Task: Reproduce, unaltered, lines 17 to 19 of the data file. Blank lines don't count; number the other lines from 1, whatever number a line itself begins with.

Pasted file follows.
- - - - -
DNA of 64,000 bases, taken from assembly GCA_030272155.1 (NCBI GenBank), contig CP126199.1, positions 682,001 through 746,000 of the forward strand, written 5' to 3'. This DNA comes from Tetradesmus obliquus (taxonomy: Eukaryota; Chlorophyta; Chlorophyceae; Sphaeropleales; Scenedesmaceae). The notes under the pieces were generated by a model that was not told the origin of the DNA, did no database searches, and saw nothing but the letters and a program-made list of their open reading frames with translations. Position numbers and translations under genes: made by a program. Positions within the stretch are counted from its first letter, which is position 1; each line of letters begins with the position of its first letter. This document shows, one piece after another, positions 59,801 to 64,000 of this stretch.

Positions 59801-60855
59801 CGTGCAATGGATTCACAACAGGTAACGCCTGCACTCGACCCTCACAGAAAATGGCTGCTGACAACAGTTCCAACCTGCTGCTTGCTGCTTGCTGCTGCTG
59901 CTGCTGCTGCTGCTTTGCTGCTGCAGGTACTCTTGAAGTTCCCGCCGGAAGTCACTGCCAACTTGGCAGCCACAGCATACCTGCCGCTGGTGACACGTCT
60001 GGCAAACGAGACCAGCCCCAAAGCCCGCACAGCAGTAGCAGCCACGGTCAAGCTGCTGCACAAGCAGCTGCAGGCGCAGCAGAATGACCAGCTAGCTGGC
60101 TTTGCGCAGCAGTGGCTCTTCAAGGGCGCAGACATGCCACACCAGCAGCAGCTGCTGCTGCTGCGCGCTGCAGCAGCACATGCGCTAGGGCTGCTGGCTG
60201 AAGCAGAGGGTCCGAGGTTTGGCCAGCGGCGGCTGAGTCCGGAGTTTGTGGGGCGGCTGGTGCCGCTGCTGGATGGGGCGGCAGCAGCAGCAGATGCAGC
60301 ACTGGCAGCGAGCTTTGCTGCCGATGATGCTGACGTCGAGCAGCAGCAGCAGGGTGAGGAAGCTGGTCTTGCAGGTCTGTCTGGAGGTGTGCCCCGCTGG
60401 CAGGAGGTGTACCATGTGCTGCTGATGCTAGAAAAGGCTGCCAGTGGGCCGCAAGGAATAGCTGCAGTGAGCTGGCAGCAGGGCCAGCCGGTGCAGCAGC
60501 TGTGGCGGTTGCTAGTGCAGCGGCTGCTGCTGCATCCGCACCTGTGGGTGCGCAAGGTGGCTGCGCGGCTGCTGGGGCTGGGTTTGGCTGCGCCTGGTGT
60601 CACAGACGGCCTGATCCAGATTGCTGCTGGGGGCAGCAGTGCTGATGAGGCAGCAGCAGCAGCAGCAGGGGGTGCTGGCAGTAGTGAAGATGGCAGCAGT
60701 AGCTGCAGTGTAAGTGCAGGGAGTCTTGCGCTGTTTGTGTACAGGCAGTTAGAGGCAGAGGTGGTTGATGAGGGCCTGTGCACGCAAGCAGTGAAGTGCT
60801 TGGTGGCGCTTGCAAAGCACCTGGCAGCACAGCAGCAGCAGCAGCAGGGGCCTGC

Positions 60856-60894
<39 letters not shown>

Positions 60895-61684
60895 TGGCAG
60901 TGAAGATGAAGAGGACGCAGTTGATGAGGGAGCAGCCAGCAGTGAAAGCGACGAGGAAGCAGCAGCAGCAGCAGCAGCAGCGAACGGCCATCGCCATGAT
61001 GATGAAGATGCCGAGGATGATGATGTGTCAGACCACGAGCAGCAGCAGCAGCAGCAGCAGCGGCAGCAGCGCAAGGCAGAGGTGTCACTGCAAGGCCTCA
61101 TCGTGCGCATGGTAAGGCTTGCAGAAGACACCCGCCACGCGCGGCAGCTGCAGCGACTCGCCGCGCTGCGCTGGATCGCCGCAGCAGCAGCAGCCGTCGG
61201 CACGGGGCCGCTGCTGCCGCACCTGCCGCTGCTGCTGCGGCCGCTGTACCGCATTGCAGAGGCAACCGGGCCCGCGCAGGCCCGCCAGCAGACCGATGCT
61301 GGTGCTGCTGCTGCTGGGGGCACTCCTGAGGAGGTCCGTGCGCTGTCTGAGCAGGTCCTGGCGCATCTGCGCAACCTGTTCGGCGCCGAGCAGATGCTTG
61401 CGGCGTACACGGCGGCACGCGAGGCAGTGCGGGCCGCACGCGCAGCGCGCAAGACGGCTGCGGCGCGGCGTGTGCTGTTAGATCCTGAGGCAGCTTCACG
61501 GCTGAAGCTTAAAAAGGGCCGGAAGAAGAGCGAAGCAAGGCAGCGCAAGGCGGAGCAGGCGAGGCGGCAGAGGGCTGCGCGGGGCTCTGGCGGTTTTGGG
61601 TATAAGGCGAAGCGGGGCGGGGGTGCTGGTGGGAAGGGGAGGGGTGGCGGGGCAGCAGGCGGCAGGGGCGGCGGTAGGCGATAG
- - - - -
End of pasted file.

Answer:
60895 TGGCAG
60901 TGAAGATGAAGAGGACGCAGTTGATGAGGGAGCAGCCAGCAGTGAAAGCGACGAGGAAGCAGCAGCAGCAGCAGCAGCAGCGAACGGCCATCGCCATGAT
61001 GATGAAGATGCCGAGGATGATGATGTGTCAGACCACGAGCAGCAGCAGCAGCAGCAGCAGCGGCAGCAGCGCAAGGCAGAGGTGTCACTGCAAGGCCTCA